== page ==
Stylistic quibbles aside, what did Shogun World achieve? When the existence of the park was first announced, there were concerns as to what Westworld would do with a park inspired by samurai films and Japanese culture. Would it critique racist stereotyping or just offer up the same kind of imagery? Now we know the answer: The Shogun World characters were simply based on the same archetypes that already existed within Westworld: Maeve, Hector, Armistice. On the one hand, this lack of creativity speaks to the laziness inherent in the entertainment industry and the ways in which characters are created to fit specific roles. On the other, it illuminates how genre can calcify limited interpretations of certain cultures. “Akane No Mai” might be winking to viewers as it replicates the tropes of samurai films, but that doesn’t mean it isn’t perpetuating the cycle.
David, as far as Teddy goes, I paused on the frame of his makeshift personality makeover, and it appears that his aggression, hostility, and perception have been dialed up to the max while his compassion has been reduced to zero. Which means (hopefully) more fun for James Marsden in future scenes, playing the villainous version of himself. (But maybe not for long: In the opening scene, when hosts were being amassed and probed for data, one of the naked bodies in the pile seemed to be Teddy.) It’s an intriguing move that doubles down on the differences between Maeve and Dolores in their awake states: One is compelled by love she can’t explain, and the other interprets kindness as a character flaw. I agree with you that Dolores is a frustrating character this season. Her emotionless affect is extremely same-y (one might almost say robotic) by this point, and her arc of self-discovery doesn’t feel genuine. There’s still plenty of time left for her murderous revolution to get a bit more dynamic, but her lack of animation is, for me, this season’s biggest flaw.
By comparison, Maeve’s innate bond with Akane was one of the most interesting moments in the episode. There was the obvious link in that they were two versions of the same character archetype: the hardened entertainer coded, as Maeve explained, to only care about herself. But both had broken out of their loops to care deeply about other people, to the point where Akane resisted Maeve’s efforts to wake her up rather than lose her attachment to Sakura. And Maeve was able to empathize. “Some things are too precious to lose,” she said. “Even to be free.” So does this mean the hosts were able to transcend their programming to form emotional bonds before they were “liberated” by Ford, since Akane is still very much unawake?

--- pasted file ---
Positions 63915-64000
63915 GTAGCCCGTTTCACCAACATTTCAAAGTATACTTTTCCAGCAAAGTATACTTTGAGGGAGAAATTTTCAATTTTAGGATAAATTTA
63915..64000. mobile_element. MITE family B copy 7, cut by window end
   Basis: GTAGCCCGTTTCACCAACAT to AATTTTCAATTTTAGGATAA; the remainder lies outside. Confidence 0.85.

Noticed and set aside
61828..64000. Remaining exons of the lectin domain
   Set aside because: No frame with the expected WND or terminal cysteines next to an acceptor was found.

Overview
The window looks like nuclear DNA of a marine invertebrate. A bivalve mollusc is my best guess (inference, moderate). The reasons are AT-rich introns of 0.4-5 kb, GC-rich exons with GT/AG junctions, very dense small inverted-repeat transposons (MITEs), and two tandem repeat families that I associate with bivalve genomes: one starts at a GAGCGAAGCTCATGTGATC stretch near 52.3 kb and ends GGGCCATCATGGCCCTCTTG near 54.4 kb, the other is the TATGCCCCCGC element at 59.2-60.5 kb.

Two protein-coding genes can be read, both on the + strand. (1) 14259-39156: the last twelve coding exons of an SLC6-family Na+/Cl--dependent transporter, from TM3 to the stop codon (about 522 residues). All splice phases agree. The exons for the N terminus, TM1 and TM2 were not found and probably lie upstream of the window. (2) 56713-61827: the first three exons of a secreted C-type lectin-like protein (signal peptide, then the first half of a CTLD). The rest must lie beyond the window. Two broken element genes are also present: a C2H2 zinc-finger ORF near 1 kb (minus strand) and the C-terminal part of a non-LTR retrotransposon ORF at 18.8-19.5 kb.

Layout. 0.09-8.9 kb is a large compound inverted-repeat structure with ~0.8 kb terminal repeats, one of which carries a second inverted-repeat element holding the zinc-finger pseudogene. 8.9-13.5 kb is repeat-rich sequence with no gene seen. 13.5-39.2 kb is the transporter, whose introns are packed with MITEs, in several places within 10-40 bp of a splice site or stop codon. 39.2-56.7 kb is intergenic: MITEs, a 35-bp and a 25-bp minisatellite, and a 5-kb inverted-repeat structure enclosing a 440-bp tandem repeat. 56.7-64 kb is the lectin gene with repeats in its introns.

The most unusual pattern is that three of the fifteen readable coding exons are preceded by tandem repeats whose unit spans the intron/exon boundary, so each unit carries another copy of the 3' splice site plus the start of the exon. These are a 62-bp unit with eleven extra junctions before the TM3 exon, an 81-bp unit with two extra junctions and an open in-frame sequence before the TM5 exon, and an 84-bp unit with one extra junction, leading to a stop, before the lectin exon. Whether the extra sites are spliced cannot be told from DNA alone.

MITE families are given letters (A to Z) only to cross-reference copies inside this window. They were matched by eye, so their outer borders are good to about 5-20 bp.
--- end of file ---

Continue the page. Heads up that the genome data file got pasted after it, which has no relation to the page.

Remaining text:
The lone note of comic relief in Westworld continues to be Lee Sizemore, totally out of his depth and discombobulated when the arrows start flying. But! He’s now in possession of a security-team radio which he filched from the corpse of a murdered guard. You mentioned earlier this season David that Bernard is as close as viewers get to an audience avatar, being not quite host, not quite human, and usually perplexed in one way or another. Now that Bernard has been revealed to be possibly a mass murderer, I’d argue that Lee is our Westworld guide, helping us understand things as he explains them to Maeve. And for a hacky writer, he has a lovely turn of phrase: “Beautiful way to watch the sun rise,” he said, “glistening off the intestines of the recently mutilated.” But Lee also revealed the callousness contained within most of Westworld’s human employees when he inadvertently described Sakura as “a literal sex machine.”
It’s a retrograde kind of thinking that made Akane’s rebellion in the final scene even more gratifying. After watching the shogun murder her beloved Sakura in front of her (after Sakura had been used as a kind of canvas for the Shogun’s grisly art experiments), Akane danced, as she was instructed to do. Rinko Kikuchi’s performance was thrilling, embodying Akane’s tightly controlled pain and rage in a gorgeous sequence of moves. Then, after smiling serenely at the Shogun, she removed a serrated hairpin from her hair and sawed the top half of his head off. Even Lee looked impressed. Westworld might have treated its female characters like geishas, forcing them to perform again and again despite the agonies they endure. But it’s also—inadvertently—given them the tools to fight back, and Akane’s half-decapitation was only the beginning.